The following poem was sent to me by Peter Burrows of Annapolis, MD. Unfortunately this poem has been used rather harshly by genealogists and others who have tried to change it to make it their own and then putting the author as ‘unknown’. Peter sent this to me several years ago and I always intended it for my book. Enjoy !
Your tombstone stands among the rest
Neglected and alone
The name and date are chiseled out
On polished marble stone
It reaches out to all who care
It is too late to mourn
You did not know that I exist
You died and I was born
Yet each of us are cells of you
In flesh and blood and bone
Our blood contracts and beats a pulse
Entirely not our own
Dear Ancestor. the place you filled
One hundred years ago
Spreads out among the ones you left
Who would have loved you so
I wonder how you lived and loved
I wonder if you knew
That someday I would find this spot
And come to visit you.
"Lovely poem. It was written in 1906 by Walter Butler Palmer (1868-1932). Walter Palmer was a family historian, breeder of trotting and show horses, and an accomplished poet.
He was born at Prairie Center, LaSalle Co. IL and
lived in that county for his entire life.
During WWI he was in charge of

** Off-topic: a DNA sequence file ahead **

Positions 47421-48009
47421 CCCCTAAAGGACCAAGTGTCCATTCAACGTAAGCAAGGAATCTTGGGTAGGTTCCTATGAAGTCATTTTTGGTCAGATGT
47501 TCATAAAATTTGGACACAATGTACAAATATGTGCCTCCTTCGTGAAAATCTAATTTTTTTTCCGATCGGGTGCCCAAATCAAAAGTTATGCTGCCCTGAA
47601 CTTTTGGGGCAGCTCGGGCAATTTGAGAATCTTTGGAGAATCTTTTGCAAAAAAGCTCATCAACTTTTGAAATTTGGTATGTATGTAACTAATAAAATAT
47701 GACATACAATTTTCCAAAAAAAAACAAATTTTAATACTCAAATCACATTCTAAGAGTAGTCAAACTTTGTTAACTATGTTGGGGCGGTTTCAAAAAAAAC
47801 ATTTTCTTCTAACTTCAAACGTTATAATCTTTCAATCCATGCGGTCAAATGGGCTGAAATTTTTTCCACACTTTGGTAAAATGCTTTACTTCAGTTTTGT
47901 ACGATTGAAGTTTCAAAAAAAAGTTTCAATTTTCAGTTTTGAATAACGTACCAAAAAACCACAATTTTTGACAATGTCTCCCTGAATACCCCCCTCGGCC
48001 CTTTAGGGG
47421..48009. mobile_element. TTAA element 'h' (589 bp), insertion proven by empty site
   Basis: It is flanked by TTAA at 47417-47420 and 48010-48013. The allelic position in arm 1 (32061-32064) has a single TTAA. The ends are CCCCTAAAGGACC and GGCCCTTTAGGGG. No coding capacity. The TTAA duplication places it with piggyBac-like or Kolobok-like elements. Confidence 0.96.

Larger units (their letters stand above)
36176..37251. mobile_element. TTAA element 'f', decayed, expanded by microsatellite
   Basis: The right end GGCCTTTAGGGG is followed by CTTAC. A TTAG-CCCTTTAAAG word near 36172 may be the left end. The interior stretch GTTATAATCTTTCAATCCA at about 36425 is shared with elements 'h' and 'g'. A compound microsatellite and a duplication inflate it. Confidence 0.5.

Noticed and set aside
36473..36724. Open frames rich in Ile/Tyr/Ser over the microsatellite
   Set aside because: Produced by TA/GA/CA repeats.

breeding horses for the U. S. Calvary and at that time
Capt. Palmer was stationed at Spartanburg, SC..
Much of his poetry was written about horses, but some about genealogy and his interest in family history.
The occasion of the poem which you sight was a
visit which he made in the summer of 1906 to the grave of his great
grandfather, Ephraim Palmer (1760-1852)
located at Kishwaukee Cemetery, Rockford, IL."
"Tragically, Walter Palmer was killed in a horse accident
on June 6, 1932 at Ottawa, IL.
Fortunately he had written many hundreds of poems up to that
time, and most are preserved today in a small book of his poetry "Heart Throbs and Hoof Beats." which was published in the 1920's. Mr. Palmer, prior to 1932, had also completed an extensive family history of his long line of Butlers going back to Nicholas, and to Martha's Vineyard) and his Palmer
ancestors going back to our own Lieutenant William Palmer & Judith Feake of Plymouth Rock, Plymouth, Massachusetts."
My warmest regards to you Fern. Peter Burrows, Annapolis, MD
is a fellow genealogist, friend and Palmer cousin who has made more than one
trip to the Naval Academy on my behalf. Peter and I have also had many
heated discussions in regard
to the infamous Lieutenant William Palmer whom we both descend from. William's father was present at the very first Thanksgiving dinner at Plimouth/Plymouth Rock and it is a story I tell my two Grandsons every Thanksgiving. So far they have been polite enough not to tell me that they have heard the story before.
It makes for good eye rolling though.